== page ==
Baker says the club felt like family in those days, hosting social events like the Blessing of the Skis (a ritual conducted every opening day by Father Bartholomew, the Army chaplain), the annual Sitzmarker’s Ball, a winter carnival, a monthly meeting with a John Jay ski-movie screening, parties and outings—including a heli-ski excursion on Mount Alyeska in the late 1950s. As Anchorage grew as a hub for transcontinental air routes, the club staged competitions for crews on layovers, and the airlines donated free trips as fundraising prizes. The Head Ski Company gave the club its own franchise, so they could sell Standards to members at $75 a pair—Howard Head arranged the deal directly with Baker. In 1955, the club’s first woman president, Frances Vadla, started its popular monthly newsletter, Ski Heil, with news, cartoons, and recipes for local dishes like “crisp moose liver steaks.”
Running a ski area using volunteer labor was not easy. The club would start organizing work parties in mid-November to get the trails, lifts and lodge in shape; Baker recalls that the tundra was so spongy, they could ski on a few inches or snow or even a heavy frost. Every morning during the ski season, the rope-tow operators had to climb the slopes, lugging oil and gasoline for the motors. They continually—and often unsuccessfully—warned novice skiers not to ski over the dragging ropes. An editorial in the club newsletter, Ski Heil, expressed dismay about “careless skiers who slide their knife-edged skis across a three-thousand-dollar length of tow rope, rather than make the effort to pick it up and pass underneath.”
In 1955, the territorial health department tried to close down the ski area on the grounds that it was within the Anchorage public watershed and polluting the city’s water supply with effluent from its outhouse. After a long battle, Arctic Valley survived—and installed a deluxe, self-contained “biffy” to eliminate the chance of pollution getting into the surface water. The club’s “Biffy Ball” fundraiser, held on the second floor of the Elk Club, attracted so many people that the fire marshal showed up. “He asked us to quiet down,” recalls Baker, “so we started dancing waltzes, instead of polkas and the schottische!”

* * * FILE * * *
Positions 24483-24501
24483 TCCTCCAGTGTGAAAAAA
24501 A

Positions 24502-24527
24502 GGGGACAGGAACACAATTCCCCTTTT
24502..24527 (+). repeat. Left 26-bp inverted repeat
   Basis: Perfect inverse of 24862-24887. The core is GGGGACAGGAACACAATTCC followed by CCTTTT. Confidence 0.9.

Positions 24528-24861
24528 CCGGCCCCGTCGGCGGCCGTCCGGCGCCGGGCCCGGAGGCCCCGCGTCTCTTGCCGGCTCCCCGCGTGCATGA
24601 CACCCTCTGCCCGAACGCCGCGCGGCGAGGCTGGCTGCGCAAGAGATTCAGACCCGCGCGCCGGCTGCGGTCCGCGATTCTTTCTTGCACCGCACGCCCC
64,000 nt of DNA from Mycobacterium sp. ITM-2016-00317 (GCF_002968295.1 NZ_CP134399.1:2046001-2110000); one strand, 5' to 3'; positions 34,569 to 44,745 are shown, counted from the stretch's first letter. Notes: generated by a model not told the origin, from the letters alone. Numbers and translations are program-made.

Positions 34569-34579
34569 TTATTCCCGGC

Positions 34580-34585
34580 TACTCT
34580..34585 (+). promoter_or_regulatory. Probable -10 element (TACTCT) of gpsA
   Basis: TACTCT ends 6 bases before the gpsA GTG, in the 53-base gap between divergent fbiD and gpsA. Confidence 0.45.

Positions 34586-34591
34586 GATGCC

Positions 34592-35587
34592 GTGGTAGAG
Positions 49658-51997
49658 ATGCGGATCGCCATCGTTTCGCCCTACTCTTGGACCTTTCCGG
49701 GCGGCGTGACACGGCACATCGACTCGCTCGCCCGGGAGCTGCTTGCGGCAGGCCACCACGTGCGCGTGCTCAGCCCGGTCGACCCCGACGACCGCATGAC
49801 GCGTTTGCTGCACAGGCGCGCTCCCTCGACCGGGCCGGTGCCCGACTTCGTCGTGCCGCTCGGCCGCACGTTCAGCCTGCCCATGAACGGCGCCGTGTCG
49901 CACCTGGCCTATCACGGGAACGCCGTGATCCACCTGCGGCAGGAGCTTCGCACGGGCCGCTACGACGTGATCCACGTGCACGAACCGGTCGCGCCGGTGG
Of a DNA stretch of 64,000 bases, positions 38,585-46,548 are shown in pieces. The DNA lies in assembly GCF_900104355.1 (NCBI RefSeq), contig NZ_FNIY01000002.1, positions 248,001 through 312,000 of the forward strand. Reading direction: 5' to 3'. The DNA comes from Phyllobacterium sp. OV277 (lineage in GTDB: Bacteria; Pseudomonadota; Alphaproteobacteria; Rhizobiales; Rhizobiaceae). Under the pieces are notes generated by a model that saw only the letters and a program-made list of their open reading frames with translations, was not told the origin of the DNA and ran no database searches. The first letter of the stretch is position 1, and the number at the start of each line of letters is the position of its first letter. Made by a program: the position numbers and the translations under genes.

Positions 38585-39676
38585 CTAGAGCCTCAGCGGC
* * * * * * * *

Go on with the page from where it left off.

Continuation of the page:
In the late 1950s, the club saved up enough money to purchase a Dopplemayr T-bar. It took two seasons of volunteer labor to get it installed and operating. Initially, with just one operator stationed at the bottom, ski club members were instructed to pick up the phone at the top station and call the operator if they tripped the top safety gate.
By the early 1960s, competition for local skiers was getting stiff, as the new Alyeska Resort had recently opened in Girdwood, 27 miles from Anchorage. Still, the club and the military kept the Arctic Valley slopes open for another four decades. The club added its first chairlift in 1968 and a second in 1979. In 2002, it renovated the lodge and bought a groomer.
In 2003, the military got out of the ski business, razing its lodge and dismantling its chairlift. Meanwhile, the Anchorage Ski Club has continued to run Arctic Valley on 500 acres of land, with a small paid seasonal staff to run the lifts and lodge, a 15-person volunteer board, a new tubing park, and close to 500 members.
“We spend a lot of time and energy to keep the place going,” says volunteer Arctic Valley general manager John Robinson-Wilson, who works for HAP Alaska/Yukon in Anchorage. He spends about 10 hours a week volunteering for the club in summer and up to 30 hours a week in winter—not including the time he spends on the slopes. “We all hang out together in the lodge, and you definitely recognize a lot of the same people on the slopes every weekend. We’re all friends. That’s why we work so hard. It what makes Arctic Valley different.”
Kirby Gilbert is a ski historian in the Northwest, a Charter Member of ISHA, and a frequent contributor to Skiing History magazine. Jack Baker, a Charter Member of ISHA, contributed memories and research material to this article. Baker joined the Anchorage Ski Club and the Denali Ski Patrol in 1946.